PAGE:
Introduction and guide to teaching women’s suffrage
Info sheets document
Simply click the download link above, and read more from Victoria on why we should teach women’s suffrage, here.
The role of women in the home, workplace and society, has vastly changed since the 19th Century but young people (as well as adults) are not fully aware of the hardships women have had to endure to reach our current position. But why should we teach students about this?
Firstly, I believe it’s vital for students to understand that life hasn’t always been this way here in the UK. That previous generations have experienced hardships beyond our imaginations. That past generations have fought for choice, rights and freedoms that many of us take for granted today.
Therefore, teaching young people to be passionate about using their voice and their vote proactively is important. Helping them to understanding that it’s an opportunity and liberty that shouldn’t be taken for granted or wasted as there are still those in the world without the right to vote or ability to speak up on issues that matter.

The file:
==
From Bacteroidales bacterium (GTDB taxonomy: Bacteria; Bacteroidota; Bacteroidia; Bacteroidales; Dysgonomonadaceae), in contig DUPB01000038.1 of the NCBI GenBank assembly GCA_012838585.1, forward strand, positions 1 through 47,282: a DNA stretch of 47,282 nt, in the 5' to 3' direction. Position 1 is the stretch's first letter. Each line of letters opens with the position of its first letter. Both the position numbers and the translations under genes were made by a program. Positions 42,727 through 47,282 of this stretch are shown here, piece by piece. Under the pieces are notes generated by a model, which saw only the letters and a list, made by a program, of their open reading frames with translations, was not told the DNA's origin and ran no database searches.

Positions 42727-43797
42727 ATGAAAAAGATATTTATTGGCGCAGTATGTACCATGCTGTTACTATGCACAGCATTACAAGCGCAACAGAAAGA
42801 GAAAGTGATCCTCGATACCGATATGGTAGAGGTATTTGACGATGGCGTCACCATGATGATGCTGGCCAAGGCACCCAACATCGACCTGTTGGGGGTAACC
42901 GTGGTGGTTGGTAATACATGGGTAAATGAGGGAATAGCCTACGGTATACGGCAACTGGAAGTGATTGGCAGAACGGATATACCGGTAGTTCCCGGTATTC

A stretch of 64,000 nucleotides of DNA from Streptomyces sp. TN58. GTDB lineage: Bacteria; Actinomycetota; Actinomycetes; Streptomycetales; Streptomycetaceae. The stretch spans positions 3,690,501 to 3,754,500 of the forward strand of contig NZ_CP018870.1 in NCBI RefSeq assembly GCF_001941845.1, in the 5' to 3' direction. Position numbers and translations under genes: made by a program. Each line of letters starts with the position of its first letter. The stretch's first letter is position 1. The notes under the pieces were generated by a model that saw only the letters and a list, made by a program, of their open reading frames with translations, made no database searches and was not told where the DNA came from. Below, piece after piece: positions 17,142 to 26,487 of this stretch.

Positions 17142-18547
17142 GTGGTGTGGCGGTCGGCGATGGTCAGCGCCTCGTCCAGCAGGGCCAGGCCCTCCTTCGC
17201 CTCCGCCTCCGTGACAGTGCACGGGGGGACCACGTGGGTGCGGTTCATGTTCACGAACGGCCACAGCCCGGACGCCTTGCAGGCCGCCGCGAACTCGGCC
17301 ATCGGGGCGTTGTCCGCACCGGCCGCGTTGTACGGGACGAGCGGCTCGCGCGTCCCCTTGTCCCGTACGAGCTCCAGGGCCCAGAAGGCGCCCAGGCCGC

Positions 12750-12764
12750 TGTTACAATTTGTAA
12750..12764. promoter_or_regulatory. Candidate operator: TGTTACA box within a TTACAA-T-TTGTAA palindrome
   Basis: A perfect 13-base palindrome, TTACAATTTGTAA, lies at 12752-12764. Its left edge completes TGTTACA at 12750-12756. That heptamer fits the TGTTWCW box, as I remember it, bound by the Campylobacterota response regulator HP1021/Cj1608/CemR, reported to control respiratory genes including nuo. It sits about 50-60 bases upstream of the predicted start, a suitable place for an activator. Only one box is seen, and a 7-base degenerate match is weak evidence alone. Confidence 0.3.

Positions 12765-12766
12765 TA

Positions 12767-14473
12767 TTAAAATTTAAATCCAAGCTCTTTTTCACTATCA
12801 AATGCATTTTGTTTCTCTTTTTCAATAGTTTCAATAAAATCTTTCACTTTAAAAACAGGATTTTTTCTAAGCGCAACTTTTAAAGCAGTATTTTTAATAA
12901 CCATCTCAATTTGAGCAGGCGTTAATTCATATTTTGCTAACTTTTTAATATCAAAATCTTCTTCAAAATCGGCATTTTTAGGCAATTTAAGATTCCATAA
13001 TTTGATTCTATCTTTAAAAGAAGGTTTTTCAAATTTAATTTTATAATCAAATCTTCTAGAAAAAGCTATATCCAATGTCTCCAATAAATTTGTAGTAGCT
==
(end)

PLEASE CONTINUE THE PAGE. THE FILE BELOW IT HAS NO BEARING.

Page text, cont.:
Teaching about the suffrage movement builds empathy; helping students to understand the passion and fury felt by women of the later 19th and early 20th century as well as those involved in anti-suffrage campaigns.
It requires students to empathise with their emotions and their experiences to truly understand the positions of those in the past.
Additionally, it develops tolerance and an understanding of feminism; learning that it’s about equality in the political, social and economic spheres.
Victoria Hewett is the subject leader for geography at a secondary school in Kent, creator of the Teacher5aday Buddy Box scheme and is better known for being the teacher behind MrsHumanities.
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